Given the following set of equations as an example:

    x &= y^2 + 3 \\
    y + 3 &= 11

The equations will be center aligned with respect to the "=" sign and tagged on the left with equation numbers. Is there a way I can add a note to the side of one of the equations without affecting the positioning of the equations (i.e. not shifting the group of equations upon insertion of the note)?

I've tried '{flalign}', but the group of equations shifts upon addition of the note. I've tried to find a way to add an additional tag on the right, but have come up empty. I've used '\qquad', but that, too, shifts the group of equations.

Here is the reason: aesthetics. If I have two groups of equations that are centered (using gather or similar), the group of equations that includes the note will be shifted from the other groups of equations. I just think this looks sloppy... call me picky.

Example output:

(left)         (center)           (right)
(1)            xyz = abc
(2)            abc = xyz
{next math group}
(3)            cba = abc
(4)            yzx = cba        some text

Thanks in advance.

  • This might help. You could remove the $s from the definition of \Domain if you don't always need math mode, and rename the command to suit your semantic usage. I remember seeing other related questions too; I'll keep looking a bit. – Paul Gessler Mar 11 '14 at 19:52
  • 2
    for a line of text between two aligned equations, use \intertext. (requires amsmath, and i'm sure this has been asked/answered before.) – barbara beeton Mar 11 '14 at 19:58
  • I realize that I can insert text between equations using '\intertext', but I would like the note to be beside the equation. If there were a way to add an additional tag to the right a given equation, that would also solve my problem. – Matthew McKenna Mar 11 '14 at 20:03
  • Does this answer help? tex.stackexchange.com/questions/159800/…. The first solution uses falign but puts a phantom of the note on the opposite side, thus preserving the centering. – Steven B. Segletes Mar 11 '14 at 20:03
  • @Steven : I think it just might work, thanks! – Matthew McKenna Mar 11 '14 at 20:12

A solution with flalignand \llap, so no \phantom is used. Two cases may happen : either the note is short enough to not overlap the equation, or it is too long. For the first case, I define a shorteqnote command; in the second case, the note has to be written on the next line; a \longeqnote command is defined. A note is supposed to be at most one line long (anyway, would that be sensible?).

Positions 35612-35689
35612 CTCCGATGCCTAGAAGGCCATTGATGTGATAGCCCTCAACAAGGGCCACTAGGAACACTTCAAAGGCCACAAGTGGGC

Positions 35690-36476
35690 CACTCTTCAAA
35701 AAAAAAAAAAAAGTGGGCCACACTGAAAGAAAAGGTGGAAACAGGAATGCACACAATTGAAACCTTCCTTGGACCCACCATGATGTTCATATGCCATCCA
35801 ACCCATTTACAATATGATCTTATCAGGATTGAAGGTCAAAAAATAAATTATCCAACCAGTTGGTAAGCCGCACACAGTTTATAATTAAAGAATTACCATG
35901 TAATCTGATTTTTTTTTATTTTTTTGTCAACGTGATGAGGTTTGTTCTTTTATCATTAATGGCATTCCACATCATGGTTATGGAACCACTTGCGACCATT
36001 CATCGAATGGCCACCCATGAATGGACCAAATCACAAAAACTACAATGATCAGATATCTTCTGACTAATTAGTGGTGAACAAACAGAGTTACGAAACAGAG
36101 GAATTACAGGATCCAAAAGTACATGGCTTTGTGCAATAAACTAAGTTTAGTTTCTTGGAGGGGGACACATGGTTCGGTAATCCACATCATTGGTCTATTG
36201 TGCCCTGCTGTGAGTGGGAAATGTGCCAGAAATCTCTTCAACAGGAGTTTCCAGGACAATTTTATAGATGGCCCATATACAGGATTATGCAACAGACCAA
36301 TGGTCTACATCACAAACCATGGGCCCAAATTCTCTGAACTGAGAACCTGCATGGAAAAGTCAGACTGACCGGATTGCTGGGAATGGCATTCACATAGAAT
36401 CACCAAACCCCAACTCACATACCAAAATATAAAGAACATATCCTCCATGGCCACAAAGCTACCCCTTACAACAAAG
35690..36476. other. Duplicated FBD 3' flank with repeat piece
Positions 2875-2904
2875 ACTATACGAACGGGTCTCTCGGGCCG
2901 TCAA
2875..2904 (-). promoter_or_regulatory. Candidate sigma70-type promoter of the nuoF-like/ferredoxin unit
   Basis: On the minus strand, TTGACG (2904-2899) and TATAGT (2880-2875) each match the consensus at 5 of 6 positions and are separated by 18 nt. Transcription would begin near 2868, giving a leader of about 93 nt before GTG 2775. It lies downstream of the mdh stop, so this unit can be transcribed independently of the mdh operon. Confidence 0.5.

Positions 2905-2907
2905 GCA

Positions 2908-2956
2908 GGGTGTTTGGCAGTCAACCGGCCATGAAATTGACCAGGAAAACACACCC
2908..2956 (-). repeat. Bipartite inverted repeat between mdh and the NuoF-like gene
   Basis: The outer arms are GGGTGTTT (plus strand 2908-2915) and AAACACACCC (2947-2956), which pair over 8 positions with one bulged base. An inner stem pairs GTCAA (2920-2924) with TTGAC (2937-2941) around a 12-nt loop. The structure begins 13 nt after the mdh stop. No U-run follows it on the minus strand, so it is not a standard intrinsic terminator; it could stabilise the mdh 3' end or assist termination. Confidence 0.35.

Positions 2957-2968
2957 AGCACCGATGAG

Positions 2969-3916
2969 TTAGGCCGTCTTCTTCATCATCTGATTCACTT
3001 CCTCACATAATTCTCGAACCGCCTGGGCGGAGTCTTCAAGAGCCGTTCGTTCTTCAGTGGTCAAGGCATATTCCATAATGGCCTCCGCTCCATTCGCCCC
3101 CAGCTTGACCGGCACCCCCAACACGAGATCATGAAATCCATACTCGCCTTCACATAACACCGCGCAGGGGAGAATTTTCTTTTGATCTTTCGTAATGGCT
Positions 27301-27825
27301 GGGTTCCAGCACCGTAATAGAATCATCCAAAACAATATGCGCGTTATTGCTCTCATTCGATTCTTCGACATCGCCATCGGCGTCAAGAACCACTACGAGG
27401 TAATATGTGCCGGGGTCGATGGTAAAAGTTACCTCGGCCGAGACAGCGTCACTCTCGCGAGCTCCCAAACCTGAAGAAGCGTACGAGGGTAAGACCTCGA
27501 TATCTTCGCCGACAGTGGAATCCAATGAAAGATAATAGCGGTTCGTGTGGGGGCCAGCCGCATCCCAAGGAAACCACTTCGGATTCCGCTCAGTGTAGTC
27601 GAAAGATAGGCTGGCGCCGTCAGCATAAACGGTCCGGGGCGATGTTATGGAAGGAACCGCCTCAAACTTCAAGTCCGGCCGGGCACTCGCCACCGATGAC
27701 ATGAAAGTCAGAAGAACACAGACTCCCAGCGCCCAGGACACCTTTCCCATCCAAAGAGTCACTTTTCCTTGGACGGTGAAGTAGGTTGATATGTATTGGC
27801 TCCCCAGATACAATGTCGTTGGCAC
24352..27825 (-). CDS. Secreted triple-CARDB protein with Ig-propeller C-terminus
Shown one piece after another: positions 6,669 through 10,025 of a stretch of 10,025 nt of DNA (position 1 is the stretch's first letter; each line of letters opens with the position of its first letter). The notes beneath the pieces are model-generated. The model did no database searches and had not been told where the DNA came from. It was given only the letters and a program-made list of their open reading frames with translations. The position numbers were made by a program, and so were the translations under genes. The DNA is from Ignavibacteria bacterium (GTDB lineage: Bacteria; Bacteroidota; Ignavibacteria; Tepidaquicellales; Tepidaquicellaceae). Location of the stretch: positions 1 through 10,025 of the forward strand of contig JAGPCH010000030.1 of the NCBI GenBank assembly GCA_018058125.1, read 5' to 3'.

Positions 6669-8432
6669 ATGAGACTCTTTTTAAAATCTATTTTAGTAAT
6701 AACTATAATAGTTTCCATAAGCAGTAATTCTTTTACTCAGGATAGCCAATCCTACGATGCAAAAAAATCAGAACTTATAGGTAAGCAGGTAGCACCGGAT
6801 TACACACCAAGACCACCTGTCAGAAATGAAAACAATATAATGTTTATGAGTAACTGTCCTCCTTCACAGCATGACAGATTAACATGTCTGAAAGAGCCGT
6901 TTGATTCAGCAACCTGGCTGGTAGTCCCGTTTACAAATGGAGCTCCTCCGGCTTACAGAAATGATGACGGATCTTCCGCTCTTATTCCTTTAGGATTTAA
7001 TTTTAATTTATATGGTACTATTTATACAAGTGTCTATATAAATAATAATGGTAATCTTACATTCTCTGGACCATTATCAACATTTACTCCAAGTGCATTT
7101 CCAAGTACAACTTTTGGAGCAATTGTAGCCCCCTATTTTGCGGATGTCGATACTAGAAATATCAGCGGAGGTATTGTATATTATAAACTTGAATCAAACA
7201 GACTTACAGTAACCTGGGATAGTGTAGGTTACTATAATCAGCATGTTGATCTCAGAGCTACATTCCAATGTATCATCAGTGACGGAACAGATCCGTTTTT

\documentclass[ a4paper, leqno]{article}

        \usepackage[showframe, textwidth = 15cm, nomarginpar, noheadfoot]{geometry}


        \newcommand{\shorteqnote}[1]{ &  & \text{\small\llap{#1}}}
        \newcommand{\longeqnote}[1]{& & \\ \notag  &  &  &  &  & \text{\small\llap{#1}}}


        This results in this :
         &  & xyz  & = abc \\
          &  &           abc  & = xyz  &  & \\
        \shortintertext{next math group: }
            &  &           cba &= abc \shorteqnote{(A short note)} \\
            &  &        x^2 + y^2  + z^2& = x^2 + y^2 + z^2 \longeqnote{(A longer note:  True only in characteristic 2)}


enter image description here

| improve this answer | |
  • What package has \shortnote in it? – Francis Davey Jun 14 '15 at 19:40
  • 'Twas a typo for \shorteqnote. Thanks for pointing it. I've made the correction. – Bernard Jun 14 '15 at 19:53
  • Thanks. I am not a very good latex person and don't know what's out there. Have to look a lot of things up. – Francis Davey Jun 14 '15 at 19:55
  • Oh, it's very simple: \llap is a plain TeX command which inserts a box at the left of the cursor (from right to left, so to say), then sets the cursor at the position it had before insertion. Thus the width of the inserted box is not taken into account. This way you might, for instance, write in the left margin. Similarly there is a \rlap command. – Bernard Jun 14 '15 at 20:01
  • Thanks! That explanation of \llap is very helpful. I have everything working, except that the equation numbers are still coming out on the right hand side. – Francis Davey Jun 14 '15 at 20:02

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